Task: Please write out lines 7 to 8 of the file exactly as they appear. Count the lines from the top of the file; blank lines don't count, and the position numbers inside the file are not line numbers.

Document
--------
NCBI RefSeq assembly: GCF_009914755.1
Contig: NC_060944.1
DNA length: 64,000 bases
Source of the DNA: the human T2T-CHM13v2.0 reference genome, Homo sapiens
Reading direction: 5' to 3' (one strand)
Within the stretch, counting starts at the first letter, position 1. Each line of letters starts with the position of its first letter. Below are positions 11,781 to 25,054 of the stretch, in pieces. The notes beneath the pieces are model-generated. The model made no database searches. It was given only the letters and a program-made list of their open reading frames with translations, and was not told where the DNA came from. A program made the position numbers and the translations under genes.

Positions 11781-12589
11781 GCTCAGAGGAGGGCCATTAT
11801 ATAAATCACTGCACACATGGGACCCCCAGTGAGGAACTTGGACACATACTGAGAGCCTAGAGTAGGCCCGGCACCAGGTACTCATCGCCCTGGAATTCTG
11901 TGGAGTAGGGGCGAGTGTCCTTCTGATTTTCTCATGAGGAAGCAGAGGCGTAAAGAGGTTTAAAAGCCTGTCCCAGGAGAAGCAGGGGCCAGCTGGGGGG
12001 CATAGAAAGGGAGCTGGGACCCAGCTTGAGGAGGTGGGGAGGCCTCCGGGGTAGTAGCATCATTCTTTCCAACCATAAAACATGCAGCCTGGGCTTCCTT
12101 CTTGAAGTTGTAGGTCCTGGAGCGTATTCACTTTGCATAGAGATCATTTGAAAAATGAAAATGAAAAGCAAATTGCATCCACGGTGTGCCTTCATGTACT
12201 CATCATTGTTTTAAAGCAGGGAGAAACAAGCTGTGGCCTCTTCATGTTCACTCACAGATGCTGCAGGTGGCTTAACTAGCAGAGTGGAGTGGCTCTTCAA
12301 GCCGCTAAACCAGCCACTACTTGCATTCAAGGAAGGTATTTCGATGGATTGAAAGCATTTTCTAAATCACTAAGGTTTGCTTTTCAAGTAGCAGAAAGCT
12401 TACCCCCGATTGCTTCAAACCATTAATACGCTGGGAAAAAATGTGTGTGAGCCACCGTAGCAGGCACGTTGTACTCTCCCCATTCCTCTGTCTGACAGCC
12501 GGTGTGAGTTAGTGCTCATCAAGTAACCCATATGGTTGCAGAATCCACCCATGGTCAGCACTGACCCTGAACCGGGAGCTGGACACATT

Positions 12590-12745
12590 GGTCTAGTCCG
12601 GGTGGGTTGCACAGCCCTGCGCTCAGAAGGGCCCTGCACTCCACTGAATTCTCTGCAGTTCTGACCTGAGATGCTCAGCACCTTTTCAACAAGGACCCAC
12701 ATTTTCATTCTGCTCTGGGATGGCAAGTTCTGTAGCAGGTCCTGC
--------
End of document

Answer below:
Positions 11781-12589
11781 GCTCAGAGGAGGGCCATTAT